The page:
– The product of consultation must be conscientiously taken into account [para 25].

(2) The degree and specificity of information which must be provided to consultees will depend on the context, including:

(i) the identity of the persons being consulted [para 26];

(ii) whether the proposal would deprive consultees of an existing benefit [para 26];

(iii) the purpose of the consultation, such as whether it is to ensure procedural fairness for individuals or to permit public participation in a democratic process [para 38]; and

(iv) whether consultees can be expected to be familiar with the decision-making process and reasons [para 39].

(3) It may be permissible to consult on the basis of a preferred option but fairness may require consultation on other, previously discarded options [para 27].

(4) Even if, as here, it is proper to consult on a preferred option (i.e. the draft CTRS), proposers must not give the impression that other options are no longer on the table [para 31]. Indeed, fairness may require passing reference to be made to other options [para 28]. Even if the other options would have been reasonably obvious to those consulted, it may be necessary to explain why those other options were rejected [para 31]. The key question is whether such reference or information is necessary in order for the consultees to express meaningful views on the proposal [para 40, 41].

(5) Proposers should nevertheless seek to avoid unduly lengthy or complex consultation documents [para 41].


On the facts, it is not surprising that the Supreme Court held that this consultation was unfair. The Council had given the clear impression that it was a foregone conclusion that its CTRS would result in a drop in the relief available to residents. For that reason alone, the consultation seems clearly to have been defective. However, the judgments of the Supreme Court go further: on the facts of this case, it was incumbent on the Council not only to avoid suggesting that other options were closed off, but also to provide at least some information about those other options and why they did not find favour with the Council.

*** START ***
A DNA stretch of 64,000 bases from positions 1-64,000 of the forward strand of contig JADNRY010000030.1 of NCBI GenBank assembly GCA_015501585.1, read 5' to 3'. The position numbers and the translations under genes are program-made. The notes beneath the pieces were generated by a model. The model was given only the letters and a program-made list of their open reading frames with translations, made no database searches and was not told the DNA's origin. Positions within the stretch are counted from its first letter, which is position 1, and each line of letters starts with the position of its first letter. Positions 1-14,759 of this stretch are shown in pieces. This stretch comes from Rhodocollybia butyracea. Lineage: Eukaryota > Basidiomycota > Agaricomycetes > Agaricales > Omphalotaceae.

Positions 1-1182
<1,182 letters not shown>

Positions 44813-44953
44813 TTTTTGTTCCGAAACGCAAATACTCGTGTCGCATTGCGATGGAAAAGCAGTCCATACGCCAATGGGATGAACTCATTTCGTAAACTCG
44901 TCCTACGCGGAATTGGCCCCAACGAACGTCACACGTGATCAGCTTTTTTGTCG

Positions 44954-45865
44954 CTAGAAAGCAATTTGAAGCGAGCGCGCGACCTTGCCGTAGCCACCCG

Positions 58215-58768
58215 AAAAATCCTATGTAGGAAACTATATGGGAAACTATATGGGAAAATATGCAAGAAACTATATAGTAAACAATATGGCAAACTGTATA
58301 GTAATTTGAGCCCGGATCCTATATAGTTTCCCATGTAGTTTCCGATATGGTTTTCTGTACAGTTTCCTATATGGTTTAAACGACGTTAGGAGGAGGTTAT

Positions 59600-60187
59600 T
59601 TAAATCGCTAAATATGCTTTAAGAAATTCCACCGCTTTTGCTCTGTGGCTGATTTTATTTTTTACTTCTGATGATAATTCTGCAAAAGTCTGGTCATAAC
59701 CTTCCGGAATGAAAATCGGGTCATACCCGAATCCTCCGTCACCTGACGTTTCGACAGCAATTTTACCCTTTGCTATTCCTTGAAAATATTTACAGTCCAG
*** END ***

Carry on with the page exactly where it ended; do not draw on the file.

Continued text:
The existence and extent of this obligation will depend on the facts of the particular case. However, the question appears to be whether ‘sufficient reasons’ have been provided so as to explain why the proposer has chosen the particular option being put forward. In order to do this, it may be necessary to mention alternative options which have been considered and rejected.

This may help to explain why Lord Wilson held that it was not unlawful for the Council to fail to refer to the subsequent availability of the governmental grant. It might be thought that this changed the landscape to a degree that consultees ought specifically to have been informed about it. However, the failure to do this was not unlawful because it did not add a new dimension to what the Council should have done anyway and the offer was not made until the consultation was already underway.